This is the second in a series of articles about forward thinkers who are helping to solve some of the world’s greatest challenges. These remarkable people are helping to define the future direction of their community, country, and even our global society. Vote for your favorites to win the Pilot Fish Trailblazer Award and suggest new nominees in the comments section below.
Ultimately, the cities that we build are like pianos and people are the music. Without good compositions and skilled musicians, the piano is useless.”–Paolo Soleri
In the late 1940’s a quiet and unassuming Italian architect arrived in the United States to study under Frank Lloyd Wright. This slight man with wavy brown hair traveled to the high Arizona desert to Wright’s home and design studio at Taliesin West. He was inspired not only by the master architect’s work, but also by the desert landscape, a stark contrast to his native Turin, surrounded by the Italian Alps.
From this formative experience, Paolo Soleri developed a theory of urban design, which was diametrically opposed to the sprawling suburban communities that were springing up across America in the 1950’s and 1960’s. Concerned with their environmental impact, Soleri created a fundamentally different design philosophy, which opposed the American dream of more land and bigger private homes. This dream was “a myth” according to Soleri. In fact, he believed it promoted materialism and “hyper consumption.” (Soleri, Arcology: City in the Image of Man.) Soleri called for a radical change away from consumption and towards conservation–of land, energy, and natural resources. Instead of isolated collections of single family homes, he envisioned communities that were dense, complex hubs that would increase human interaction.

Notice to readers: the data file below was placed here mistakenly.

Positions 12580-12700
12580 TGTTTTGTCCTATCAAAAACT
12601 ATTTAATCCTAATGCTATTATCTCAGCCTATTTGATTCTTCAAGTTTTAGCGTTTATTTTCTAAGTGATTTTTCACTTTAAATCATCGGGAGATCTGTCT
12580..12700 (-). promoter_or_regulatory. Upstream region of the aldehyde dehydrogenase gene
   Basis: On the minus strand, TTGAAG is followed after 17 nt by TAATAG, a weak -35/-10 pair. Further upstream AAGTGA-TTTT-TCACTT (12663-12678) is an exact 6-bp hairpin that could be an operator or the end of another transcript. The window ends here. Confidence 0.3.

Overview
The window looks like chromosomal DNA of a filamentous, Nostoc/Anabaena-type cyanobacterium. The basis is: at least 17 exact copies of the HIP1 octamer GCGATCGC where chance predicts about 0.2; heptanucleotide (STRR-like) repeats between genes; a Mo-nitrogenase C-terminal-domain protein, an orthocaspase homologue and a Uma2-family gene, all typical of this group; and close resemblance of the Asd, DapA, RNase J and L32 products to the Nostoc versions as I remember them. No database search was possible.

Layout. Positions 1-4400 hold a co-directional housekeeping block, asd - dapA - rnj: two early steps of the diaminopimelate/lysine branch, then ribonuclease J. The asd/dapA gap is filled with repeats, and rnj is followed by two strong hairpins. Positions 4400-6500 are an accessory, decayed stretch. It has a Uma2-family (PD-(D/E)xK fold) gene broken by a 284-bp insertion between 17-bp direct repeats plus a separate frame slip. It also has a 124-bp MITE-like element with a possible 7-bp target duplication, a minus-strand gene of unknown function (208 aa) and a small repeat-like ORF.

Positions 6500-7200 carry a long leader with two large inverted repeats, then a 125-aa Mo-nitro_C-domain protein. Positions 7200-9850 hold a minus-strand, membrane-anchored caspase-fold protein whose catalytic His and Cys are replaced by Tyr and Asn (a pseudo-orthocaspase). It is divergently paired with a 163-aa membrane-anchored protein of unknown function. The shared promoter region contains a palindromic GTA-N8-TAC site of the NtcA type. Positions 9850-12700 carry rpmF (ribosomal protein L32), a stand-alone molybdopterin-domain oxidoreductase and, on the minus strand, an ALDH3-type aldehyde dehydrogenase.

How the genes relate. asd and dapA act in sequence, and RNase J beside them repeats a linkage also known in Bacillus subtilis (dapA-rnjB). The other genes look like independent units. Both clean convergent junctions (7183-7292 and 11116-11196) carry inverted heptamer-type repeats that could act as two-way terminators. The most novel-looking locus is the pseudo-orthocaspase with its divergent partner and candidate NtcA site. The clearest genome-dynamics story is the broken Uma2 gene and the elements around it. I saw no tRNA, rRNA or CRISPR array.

The term for his design philosophy is arcology (architecture + ecology). Soleri believed that arcology communities should share services (electricity, water, heating and cooling), which would reduce costs, conserve water, and reduce sewage, energy usage, environmental waste and pollution. His communities were also integrated with the natural environment with self-sustaining gardens and greenhouses for producing food. When his designs were exhibited at the Corcoran Gallery in Washington, D.C. in 1970, The New York Times architectural critic Ada Louise Huxtable said that his work contained: “some of the most spectacularly sensitive and superbly visionary drawings that any century has known.” (Source: The New York Times)
Soleri turned his vision into a prototype in the Arizona desert, an hour or so north of Phoenix. Since 1970, over 6,000 people (including several generations of architectural students) have lived in and worked at Arcosanti, his urban experiment, helping to build Soleri’s vision. The construction has continued up to the present, despite Soleri’s death in 2013. Right now, they are completing Arcosanti’s greenhouses, which will provide food for the community and some income.
When I visited Arcosanti three years ago with my son, its stark beauty and simplicity took us by surprise. Communal spaces are the heart of the complex–an outdoor amphitheater, an indoor dining hall, a series of terraces off the private residences for people to gather and talk. In the photo below of the dining hall, you can see Soleri’s signature round windows, which bring in light and the desert vistas.
As we walked around the grounds, the guide mentioned that Soleri must have missed his native Italy, so he planted cyprus and olive trees. It was surprising to see them flourishing in the desert. Who would have thought that they’d thrive so far from their native environment? But then again, that was true of Soleri too, described by others as a truly imaginative thinker, who was “out there,” and “quirky,” and yet his ideas have resonated here in America, his adopted home, as well as around the world.